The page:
Positions in which an isolated central pawn appears are a common element in chess. In this article we will look deeper into the advantages of this pawn structure and how to exploit them.
First of all, to know how to play these positions (no matter what side you’re on) we must understand certain concepts about the isolated queen’s pawn.
1. Is it a weakness?
The answer is yes. By nature, this pawn is weak. However, in the majority of cases, this weakness is compensated by other aspects like: easier development, space advantage or slight initiative. It is important to understand that these factors are dynamic, which means that they can easily vanish into nothing.
2. Exchanges are not good for the side with the Isolated Queen’s Pawn.
This is one important rule. When playing with the IQP, you should avoid trading pieces. The more pieces on the board, the more chances you have to create active play in the middlegame.
3. The central rupture.
The central rupture should be the ultimate goal for the side with the IQP. It could have two purposes: to liquidate the game with massive simplifications and equalize or unleash the initiative against the opponent’s king.
4. The defending side will try to blockade.
This is logic, considering note number 3. When playing against this pawn, it is important to control the square in front of the pawn. It is not so important to occupy it, but to have the advance d4-d5 (d5-d4) firmly under control.
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From what openings is likely to get positions with IQP? If a player has a feeling for positions with the isolated central pawn he can adapt his opening repertoire in a way he’d be playing such positions most of the time. For example:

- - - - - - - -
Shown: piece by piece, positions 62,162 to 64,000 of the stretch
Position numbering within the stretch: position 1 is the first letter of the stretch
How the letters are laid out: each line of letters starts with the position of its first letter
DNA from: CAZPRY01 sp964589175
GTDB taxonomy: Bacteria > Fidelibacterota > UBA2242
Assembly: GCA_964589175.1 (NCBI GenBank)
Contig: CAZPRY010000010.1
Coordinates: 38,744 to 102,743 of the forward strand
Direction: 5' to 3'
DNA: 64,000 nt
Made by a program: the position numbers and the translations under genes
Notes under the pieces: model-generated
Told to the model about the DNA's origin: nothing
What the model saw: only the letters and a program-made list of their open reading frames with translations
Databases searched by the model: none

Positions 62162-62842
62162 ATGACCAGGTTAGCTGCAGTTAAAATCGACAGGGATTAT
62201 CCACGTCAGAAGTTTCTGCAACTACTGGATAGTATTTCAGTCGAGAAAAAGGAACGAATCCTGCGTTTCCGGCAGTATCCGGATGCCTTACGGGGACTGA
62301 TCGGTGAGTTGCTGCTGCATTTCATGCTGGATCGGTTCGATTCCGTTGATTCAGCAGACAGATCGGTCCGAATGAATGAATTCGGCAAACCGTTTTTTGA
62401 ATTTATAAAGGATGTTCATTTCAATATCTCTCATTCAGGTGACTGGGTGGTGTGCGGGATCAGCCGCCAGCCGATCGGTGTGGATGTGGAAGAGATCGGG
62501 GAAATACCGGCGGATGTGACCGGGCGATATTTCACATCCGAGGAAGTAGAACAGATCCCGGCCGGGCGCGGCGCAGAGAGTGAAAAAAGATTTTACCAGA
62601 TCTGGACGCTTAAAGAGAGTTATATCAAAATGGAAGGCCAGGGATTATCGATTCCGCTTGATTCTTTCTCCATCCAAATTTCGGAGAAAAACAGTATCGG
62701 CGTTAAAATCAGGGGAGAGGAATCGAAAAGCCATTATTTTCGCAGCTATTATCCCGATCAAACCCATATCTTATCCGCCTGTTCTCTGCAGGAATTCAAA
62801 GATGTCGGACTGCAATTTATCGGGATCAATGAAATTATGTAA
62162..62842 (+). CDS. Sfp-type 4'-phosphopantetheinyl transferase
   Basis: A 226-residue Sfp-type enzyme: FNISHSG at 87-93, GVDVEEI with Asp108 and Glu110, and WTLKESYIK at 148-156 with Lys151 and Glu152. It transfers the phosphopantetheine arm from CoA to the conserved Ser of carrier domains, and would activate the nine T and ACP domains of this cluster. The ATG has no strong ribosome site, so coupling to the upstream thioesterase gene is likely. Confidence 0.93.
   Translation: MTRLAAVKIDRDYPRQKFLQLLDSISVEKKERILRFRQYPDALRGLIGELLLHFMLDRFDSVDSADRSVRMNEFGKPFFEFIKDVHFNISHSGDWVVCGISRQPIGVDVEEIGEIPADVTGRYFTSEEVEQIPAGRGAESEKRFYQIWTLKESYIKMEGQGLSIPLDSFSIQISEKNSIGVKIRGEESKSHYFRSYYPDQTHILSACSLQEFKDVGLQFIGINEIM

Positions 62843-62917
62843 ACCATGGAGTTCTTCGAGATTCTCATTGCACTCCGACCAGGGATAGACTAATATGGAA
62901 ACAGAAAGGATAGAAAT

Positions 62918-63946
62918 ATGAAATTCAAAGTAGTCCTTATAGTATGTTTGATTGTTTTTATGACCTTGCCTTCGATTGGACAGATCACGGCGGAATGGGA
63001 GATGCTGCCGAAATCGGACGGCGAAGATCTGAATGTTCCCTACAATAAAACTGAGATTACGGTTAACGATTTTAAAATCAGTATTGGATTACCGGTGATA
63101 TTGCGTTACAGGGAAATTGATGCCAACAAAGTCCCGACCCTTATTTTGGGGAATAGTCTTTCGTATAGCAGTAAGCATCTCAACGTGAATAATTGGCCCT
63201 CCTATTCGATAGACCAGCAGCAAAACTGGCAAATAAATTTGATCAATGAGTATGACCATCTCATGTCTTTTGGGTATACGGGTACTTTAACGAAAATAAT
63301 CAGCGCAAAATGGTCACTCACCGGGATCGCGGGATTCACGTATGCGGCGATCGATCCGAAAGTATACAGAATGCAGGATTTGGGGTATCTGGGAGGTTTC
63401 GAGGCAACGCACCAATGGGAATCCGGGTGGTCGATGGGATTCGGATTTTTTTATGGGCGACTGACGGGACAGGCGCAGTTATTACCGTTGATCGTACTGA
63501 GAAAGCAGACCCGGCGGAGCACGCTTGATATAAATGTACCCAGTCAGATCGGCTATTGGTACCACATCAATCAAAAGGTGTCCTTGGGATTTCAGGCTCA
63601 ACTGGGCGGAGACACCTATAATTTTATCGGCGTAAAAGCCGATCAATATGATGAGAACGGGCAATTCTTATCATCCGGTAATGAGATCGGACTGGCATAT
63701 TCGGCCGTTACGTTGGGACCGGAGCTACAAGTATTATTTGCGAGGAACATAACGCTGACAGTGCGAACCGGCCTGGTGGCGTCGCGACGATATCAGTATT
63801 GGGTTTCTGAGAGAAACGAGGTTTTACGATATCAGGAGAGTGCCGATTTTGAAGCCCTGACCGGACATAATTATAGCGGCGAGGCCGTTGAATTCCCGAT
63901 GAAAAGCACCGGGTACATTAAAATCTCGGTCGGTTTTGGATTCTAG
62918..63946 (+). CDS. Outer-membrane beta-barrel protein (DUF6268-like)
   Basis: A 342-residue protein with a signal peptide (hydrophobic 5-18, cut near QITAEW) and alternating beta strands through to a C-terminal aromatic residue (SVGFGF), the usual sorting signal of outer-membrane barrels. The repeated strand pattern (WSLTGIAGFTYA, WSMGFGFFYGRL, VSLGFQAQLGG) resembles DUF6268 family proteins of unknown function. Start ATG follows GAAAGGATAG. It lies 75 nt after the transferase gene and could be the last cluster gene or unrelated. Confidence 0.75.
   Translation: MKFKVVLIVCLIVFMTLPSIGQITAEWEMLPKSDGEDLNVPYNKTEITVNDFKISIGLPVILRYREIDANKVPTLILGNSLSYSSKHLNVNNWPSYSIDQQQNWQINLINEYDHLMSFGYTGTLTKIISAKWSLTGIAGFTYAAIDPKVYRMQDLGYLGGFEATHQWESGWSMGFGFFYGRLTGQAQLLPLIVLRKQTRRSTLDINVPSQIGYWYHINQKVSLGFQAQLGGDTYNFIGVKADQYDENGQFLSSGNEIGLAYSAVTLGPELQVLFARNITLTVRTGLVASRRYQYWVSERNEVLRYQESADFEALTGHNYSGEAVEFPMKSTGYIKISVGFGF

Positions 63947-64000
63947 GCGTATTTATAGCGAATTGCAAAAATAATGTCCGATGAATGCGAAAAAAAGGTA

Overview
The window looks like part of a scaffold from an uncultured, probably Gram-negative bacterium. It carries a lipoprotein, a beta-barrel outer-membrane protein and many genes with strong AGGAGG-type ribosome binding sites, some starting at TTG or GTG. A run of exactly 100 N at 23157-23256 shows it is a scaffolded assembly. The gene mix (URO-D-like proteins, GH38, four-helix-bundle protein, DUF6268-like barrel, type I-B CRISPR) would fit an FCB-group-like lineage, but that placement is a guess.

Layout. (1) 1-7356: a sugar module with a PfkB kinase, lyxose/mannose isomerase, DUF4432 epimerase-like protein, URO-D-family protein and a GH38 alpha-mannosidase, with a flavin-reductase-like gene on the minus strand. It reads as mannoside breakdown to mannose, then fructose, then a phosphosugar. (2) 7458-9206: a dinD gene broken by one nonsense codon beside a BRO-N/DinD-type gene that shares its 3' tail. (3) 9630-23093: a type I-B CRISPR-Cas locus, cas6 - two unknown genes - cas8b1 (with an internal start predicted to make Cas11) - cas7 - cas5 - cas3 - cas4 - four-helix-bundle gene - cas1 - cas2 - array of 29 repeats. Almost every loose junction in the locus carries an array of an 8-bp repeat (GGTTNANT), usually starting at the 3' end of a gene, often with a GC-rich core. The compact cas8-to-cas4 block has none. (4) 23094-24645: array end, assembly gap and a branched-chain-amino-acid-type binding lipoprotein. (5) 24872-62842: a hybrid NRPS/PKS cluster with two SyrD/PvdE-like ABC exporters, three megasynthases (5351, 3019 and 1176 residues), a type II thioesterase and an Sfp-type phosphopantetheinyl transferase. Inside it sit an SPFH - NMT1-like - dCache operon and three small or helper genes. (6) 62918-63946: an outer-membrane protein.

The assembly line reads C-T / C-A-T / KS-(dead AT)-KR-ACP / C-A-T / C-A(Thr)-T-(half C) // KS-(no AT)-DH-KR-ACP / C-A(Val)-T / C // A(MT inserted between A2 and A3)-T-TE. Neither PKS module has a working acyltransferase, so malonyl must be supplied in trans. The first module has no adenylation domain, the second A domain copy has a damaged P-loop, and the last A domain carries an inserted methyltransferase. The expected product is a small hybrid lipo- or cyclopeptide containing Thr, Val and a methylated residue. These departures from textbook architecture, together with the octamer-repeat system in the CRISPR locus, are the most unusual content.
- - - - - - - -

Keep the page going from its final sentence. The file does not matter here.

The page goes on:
Three of the most popular responses to 1.e4 can be taken into IQP territory.
For the 1.d4 player, this can be a little more difficult. While most of the Queen’s Gambit lines, Queen’s gambit accepted can naturally lead to IQP, the most popular defenses like King’s Indian or Grunfeld will never take you there.
White pushes d4-d5, opening the lines, before black can even castle. This advance kept the black king in the center and led to a winning position in the game between Spassky and Avtonomov.
Another interesting idea for white is advancing his ”h” pawn in order to give extra support to his bishop on g5 before executing the rupture d4-d5. It was seen in the fantastic game between Ribli and Wells.
In this classic game of the World Champion Tigran Petrosian we can see what happens when the center disappears after the rupture d4-d5 is played. White’s superior piece play led to a win.
In conclusion, whether you play openings leading to this type of structure or not, you must know the basic concepts and positional grounds when a position with IQP arises. There are thousands of examples available. With this article we hope to have resumed the basic knowledge to guide you through this common pawn structure.
Note: Middlegames are no doubt a very important part of chess. If you want to improve your chess level, you need to have a clear study plan. If you aim for a dramatic improvement at chess you need to work on all of the elements of the game in a systematic way:
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